Integration of the Tetrahymena group I intron into bacterial rRNA by reverse splicing in vivo

Judibelle Roman, Sarah A. Woodson

Research output: Contribution to journalArticlepeer-review

58 Scopus citations


Horizontal gene transfer is thought to contribute to the wide distribution of group I introns among organisms. Integration of an intron into foreign RNA or DNA by reverse self-splicing, followed by reverse transcription and recombination, could lead to its transposition. Reverse self-splicing of group I introns has been demonstrated in vitro, but not in vivo. Here we report RNA-dependent integration of the Tetrahymena intron into the 23S rRNA in Escherichia coli. Analysis of products by Northern blot and reverse transcription-PCR amplification revealed precise intron insertion into a site homologous to the natural splice junction. Products are sensitive to treatment with RNase but not DNase and depend on the splicing activity of the intron. Partial reaction with 11 novel sites in the 23S RNA that are complementary to the guide sequence of the intron illustrates lower specificity than intron homing. Reverse splicing of the Tetrahymena intron in bacteria demonstrates the possibility of RNA-catalyzed transposition of group I introns in foreign hosts.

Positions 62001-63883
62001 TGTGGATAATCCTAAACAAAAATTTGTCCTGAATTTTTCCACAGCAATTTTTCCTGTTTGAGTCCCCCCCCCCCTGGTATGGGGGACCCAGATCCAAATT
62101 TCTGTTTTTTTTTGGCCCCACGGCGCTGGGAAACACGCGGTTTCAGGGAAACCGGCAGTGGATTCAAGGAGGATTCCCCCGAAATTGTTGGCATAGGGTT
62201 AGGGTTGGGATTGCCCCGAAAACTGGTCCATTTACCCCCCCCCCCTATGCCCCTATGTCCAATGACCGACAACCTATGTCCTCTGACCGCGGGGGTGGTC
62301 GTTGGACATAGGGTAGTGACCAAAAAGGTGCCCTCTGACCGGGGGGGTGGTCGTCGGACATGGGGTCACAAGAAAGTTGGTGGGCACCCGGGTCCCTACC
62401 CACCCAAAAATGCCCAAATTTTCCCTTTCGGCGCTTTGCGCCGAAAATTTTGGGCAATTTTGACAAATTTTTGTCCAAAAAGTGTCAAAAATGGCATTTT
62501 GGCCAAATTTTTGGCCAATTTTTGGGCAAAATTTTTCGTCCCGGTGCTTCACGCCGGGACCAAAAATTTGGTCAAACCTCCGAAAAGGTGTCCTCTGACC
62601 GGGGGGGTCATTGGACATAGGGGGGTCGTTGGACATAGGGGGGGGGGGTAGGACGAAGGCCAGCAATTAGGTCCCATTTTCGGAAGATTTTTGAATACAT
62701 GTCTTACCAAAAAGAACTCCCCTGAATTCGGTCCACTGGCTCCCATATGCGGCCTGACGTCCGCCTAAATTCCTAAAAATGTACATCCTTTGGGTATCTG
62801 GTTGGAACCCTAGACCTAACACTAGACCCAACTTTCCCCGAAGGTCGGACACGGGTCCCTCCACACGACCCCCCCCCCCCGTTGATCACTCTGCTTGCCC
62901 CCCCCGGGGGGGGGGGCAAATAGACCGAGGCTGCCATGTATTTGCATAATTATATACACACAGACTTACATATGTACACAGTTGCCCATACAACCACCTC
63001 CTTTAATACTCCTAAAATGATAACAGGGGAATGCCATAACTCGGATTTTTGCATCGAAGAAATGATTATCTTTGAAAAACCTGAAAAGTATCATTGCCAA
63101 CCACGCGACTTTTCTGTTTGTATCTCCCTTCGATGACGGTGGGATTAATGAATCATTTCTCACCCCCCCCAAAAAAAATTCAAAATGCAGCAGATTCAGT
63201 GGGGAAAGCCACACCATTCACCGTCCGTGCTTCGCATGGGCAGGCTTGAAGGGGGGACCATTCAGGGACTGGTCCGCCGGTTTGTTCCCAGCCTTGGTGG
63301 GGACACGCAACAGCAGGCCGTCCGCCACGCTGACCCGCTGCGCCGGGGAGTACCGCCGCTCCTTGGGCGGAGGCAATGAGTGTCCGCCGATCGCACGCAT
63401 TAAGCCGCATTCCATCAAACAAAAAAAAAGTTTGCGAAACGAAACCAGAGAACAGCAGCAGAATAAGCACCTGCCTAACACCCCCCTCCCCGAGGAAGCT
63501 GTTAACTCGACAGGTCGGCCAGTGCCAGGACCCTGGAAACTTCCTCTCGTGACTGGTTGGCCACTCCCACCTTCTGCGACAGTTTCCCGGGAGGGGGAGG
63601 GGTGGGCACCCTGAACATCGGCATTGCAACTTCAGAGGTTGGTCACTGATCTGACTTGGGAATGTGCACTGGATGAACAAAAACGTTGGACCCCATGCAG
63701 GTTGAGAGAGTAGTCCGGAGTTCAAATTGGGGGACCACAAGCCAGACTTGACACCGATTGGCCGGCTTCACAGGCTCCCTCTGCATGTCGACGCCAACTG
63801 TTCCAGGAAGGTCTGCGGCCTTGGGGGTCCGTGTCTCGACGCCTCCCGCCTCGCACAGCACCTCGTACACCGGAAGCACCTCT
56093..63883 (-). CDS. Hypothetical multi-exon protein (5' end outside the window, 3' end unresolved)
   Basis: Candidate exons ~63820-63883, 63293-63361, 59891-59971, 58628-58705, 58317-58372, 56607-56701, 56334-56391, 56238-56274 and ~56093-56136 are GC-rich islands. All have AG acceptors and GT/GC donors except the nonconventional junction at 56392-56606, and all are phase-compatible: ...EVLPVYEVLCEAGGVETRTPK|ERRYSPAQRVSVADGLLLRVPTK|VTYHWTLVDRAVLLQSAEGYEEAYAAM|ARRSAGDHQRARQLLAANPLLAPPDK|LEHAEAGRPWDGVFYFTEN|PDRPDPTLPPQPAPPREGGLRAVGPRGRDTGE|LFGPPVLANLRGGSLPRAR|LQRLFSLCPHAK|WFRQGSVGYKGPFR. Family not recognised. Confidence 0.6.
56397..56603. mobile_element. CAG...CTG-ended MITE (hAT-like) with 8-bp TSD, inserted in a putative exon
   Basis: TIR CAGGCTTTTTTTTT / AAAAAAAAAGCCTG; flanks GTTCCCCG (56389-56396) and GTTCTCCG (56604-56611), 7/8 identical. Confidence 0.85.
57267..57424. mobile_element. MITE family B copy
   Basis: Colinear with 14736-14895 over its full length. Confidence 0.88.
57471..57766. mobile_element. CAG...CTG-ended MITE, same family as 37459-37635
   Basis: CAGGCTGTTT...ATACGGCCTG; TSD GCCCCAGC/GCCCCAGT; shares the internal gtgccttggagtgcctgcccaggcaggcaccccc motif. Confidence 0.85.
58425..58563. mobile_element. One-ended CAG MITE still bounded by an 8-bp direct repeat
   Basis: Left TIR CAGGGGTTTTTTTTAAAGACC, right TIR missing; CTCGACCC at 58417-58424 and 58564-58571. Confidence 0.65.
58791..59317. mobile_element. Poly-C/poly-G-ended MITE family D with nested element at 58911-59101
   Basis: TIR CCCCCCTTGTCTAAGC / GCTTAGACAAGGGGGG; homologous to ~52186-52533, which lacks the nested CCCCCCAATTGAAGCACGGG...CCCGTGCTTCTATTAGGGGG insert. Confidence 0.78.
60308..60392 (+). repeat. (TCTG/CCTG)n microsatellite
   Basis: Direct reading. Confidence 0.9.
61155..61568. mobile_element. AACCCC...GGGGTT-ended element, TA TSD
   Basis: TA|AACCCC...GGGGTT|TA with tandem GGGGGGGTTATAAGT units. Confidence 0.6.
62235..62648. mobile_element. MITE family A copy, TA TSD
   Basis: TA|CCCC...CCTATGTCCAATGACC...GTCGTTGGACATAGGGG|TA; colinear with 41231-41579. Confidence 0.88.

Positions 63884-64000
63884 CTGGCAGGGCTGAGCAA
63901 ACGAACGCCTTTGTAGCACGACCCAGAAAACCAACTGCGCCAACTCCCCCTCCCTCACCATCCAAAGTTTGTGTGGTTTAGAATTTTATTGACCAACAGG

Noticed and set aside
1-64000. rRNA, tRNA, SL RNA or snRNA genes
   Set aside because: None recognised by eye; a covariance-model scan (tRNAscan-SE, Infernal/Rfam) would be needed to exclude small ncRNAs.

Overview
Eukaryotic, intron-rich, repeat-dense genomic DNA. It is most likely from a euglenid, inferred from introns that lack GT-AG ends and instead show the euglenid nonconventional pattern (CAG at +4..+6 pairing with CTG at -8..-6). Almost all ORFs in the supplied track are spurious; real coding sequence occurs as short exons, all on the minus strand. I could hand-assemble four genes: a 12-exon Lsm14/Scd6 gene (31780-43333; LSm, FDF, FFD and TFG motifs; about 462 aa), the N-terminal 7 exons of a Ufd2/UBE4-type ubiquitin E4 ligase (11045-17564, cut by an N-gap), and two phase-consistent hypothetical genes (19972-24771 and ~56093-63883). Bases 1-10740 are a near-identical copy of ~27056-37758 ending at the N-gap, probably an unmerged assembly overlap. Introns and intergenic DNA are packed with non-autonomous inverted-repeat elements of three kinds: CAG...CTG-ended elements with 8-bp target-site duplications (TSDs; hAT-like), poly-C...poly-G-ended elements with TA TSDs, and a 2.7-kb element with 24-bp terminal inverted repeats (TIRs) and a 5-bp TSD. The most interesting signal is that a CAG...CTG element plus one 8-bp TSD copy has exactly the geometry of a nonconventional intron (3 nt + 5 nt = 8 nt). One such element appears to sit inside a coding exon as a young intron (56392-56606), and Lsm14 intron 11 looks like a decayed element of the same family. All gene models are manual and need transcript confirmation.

Original languageEnglish (US)
Pages (from-to)2134-2139
Number of pages6
JournalProceedings of the National Academy of Sciences of the United States of America
Issue number5
StatePublished - Mar 3 1998
Externally publishedYes

ASJC Scopus subject areas

  • General


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